LONDON – LONDON (AP) — For a few days, he was famous the world over — an Iraqi TV journalist who became an instant hero for millions when he hurled his shoes at President George W. Bush's head and called him a dog.
Little has been heard out of Muntadhar al-Zeidi since he left Iraq and started a charity in Switzerland last year. But his odd moment in the spotlight has, to the chagrin of world leaders and their bodyguards, left behind an enduring legacy.
Throwing shoes at the mighty has become a global phenomenon that shows no sign of fading away.
Since that infamous Baghdad press conference on Dec. 14, 2008, shoes have flown at the prime ministers of China and Turkey, the chief justice of Israel's Supreme Court, the managing director of the International Monetary Fund, a Ukrainian politician who favored joining NATO, and a string of Indian politicians.
Just this month, shoes flew at Pakistani President Asif Ali Zardari and the top elected official in Indian-controlled Kashmir.
Bits of video and pictures pop up daily by the dozens on the web, spread like lightning and fizzle out in hours. A few leap from the screen and into reality, mostly as drinking games or goofy poses to imitate for the camera and post online.
Rare are the memes — the bits of viral behavior — that truly take root in the real world. Throwing shoes at world leaders has joined the club. But what makes shoe-throwing more lasting than, say, the Old Spice Guy?
Throwing a shoe is pure slapstick — aggression and humor blended, violence in which no one really gets hurt. It's stronger than a sign, or shouted slogan, but short of actually harming a leader.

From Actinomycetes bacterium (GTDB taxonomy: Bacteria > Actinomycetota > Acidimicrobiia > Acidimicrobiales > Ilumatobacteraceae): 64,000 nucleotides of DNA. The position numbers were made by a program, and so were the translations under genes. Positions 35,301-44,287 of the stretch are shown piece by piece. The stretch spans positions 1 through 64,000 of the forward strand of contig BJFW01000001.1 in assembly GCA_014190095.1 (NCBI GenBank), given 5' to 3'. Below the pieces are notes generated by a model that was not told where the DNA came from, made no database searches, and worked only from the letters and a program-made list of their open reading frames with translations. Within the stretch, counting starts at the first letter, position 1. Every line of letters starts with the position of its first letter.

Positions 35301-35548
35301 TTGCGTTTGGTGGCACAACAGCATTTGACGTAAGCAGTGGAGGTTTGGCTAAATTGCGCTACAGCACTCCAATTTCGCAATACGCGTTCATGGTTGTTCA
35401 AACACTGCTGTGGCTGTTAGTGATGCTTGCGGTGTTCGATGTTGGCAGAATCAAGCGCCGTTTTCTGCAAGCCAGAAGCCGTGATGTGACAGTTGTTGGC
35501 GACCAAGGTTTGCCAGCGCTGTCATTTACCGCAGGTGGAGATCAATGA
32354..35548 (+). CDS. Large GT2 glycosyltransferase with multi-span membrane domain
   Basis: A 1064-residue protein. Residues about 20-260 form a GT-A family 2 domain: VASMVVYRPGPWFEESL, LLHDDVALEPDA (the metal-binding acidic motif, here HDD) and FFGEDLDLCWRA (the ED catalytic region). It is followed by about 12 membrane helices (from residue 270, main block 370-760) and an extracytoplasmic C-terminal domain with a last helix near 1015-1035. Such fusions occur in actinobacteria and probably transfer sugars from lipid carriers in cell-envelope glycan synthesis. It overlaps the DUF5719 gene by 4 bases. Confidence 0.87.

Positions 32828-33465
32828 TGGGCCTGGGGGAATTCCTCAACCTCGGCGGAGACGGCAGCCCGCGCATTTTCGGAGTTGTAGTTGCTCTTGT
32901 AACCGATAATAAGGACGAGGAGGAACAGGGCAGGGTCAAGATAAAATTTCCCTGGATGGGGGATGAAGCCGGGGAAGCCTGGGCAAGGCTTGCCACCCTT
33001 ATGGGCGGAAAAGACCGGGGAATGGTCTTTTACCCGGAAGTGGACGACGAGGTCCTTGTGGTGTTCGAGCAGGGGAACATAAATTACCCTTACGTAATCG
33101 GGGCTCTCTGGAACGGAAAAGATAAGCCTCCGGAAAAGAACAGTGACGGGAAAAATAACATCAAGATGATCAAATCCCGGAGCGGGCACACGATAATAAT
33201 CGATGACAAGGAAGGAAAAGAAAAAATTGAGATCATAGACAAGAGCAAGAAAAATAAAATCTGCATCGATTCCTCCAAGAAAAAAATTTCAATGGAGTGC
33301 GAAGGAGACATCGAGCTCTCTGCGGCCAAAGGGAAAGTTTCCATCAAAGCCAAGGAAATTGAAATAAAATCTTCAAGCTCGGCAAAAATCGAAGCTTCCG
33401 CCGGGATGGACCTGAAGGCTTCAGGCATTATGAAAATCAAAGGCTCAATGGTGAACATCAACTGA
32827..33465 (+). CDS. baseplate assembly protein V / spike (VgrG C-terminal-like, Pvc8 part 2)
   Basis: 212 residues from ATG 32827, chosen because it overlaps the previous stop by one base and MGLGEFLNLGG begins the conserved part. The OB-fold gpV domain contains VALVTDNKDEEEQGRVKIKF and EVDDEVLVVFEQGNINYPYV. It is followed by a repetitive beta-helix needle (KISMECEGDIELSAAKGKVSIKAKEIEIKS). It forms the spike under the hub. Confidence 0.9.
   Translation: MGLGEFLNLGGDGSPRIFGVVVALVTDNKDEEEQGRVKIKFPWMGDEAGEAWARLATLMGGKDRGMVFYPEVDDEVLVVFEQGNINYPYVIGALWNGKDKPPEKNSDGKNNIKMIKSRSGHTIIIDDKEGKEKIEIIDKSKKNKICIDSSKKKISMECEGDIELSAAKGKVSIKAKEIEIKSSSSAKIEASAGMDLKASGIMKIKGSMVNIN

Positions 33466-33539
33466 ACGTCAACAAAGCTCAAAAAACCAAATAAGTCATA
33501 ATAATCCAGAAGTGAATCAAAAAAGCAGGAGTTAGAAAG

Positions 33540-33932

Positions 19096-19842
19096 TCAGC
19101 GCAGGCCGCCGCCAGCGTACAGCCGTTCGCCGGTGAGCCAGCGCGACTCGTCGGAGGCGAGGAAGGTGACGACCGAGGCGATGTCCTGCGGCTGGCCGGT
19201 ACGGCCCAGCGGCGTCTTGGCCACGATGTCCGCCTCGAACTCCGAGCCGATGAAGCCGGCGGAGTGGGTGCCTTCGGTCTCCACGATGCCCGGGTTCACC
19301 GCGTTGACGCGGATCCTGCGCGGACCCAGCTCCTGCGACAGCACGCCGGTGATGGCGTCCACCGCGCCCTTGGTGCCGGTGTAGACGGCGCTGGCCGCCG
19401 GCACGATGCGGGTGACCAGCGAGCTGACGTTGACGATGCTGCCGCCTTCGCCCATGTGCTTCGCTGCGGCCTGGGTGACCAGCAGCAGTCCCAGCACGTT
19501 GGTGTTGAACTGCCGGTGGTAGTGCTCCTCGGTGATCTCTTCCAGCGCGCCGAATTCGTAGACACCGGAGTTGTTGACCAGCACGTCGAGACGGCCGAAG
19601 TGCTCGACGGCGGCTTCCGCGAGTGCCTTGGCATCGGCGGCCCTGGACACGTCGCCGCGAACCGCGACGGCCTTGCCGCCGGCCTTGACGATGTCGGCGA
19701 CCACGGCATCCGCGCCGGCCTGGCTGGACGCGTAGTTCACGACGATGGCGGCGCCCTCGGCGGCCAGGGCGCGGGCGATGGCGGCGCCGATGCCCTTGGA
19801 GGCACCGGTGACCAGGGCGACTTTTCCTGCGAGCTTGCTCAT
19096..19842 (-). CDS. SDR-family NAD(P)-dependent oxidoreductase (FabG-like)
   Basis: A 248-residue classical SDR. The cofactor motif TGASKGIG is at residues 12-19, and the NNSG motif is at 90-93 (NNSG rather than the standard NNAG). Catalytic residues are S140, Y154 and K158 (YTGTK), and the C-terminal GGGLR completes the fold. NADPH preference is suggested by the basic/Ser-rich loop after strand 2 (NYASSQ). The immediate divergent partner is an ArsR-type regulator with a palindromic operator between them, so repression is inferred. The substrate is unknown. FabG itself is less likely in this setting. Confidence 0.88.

It breaks the wall between the audience and those on stage, disrupting reality with an exciting shock (at least for the viewer) — a little like those TV shows that secretly film pranks on unsuspecting people.
Al-Zeidi's shoes weren't the first to be thrown; the sole, unclean, represents a potent insult in much of the Arab and Muslim world. But al-Zeidi put a unique new stamp on shoe-throwing, a meaning that echoes whenever and wherever a piece of footwear is launched at someone important.
First, the flying shoe draws an instant parallel between its target and Bush, who remains deeply reviled in many countries.
Al-Zeidi himself is key, too. If he'd been Swedish he would have looked nutty. The fact that he was an Iraqi turning the tables on a man he blamed for destroying his country made his act political, a bit poetic — and contagious.
"My brother's act was a spontaneous act," al-Zeidi's brother Durgham told The Associated Press in Baghdad. "He never thought it would be imitated, but he supports it as long as it is directed against tyrants only."
In some cases, the imitation gets a little ridiculous.
The first al-Zeidi copycat was probably Stephen Millies, a New York City man grabbed by police when he tried to pull his shoe off and toss it at the head of the Metropolitan Transportation Authority. Three days after al-Zeidi threw his footwear at Bush, Millies was protesting MTA budget cuts and a proposed subway fare hike, from $2 to $2.25.
"Because of the courageous act of the Iraqi patriot, I wanted to take advantage of that but also have a link to that," Millies, 56, told The Associated Press on Sunday.
The most recent shoe thrower to grab headlines was Abdul Ahad Jan, an off-duty police officer who hurled the footwear and a black flag at Indian Kashmir's Chief Minister Omar Abdullah in a high-security gallery during an Indian independence day ceremony on Aug. 15. The predominantly Muslim region has been rocked by unrest aimed at Indian rule since June, and dozens of deaths from police shootings.
How to prevent shoe-throwing? Security officials can X-ray shoes to make sure they contain no bombs, but stripping people of their footwear before a rally or press conference still seems hard to imagine. That makes shoes virtually impossible to stop.
Just ask Muntadhar al-Zeidi himself. He held a press conference in Paris last year to discuss his experiences, which include being imprisoned for nine months and, he says, abused in retaliation.
As he spoke, al-Zeidi was targeted with a shoe by a man who appeared to be a fellow Iraqi. Al-Zeidi ducked, and the shoe hit the wall behind him.
"He stole my technique," al-Zeidi joked.
Al-Zeidi's brother, Maithan, chased the attacker and, as he left the room, hit him with a shoe.
Associated Press writers Saad Abdul-Kadir in Baghdad and Lynn Berry in Moscow contributed to this report.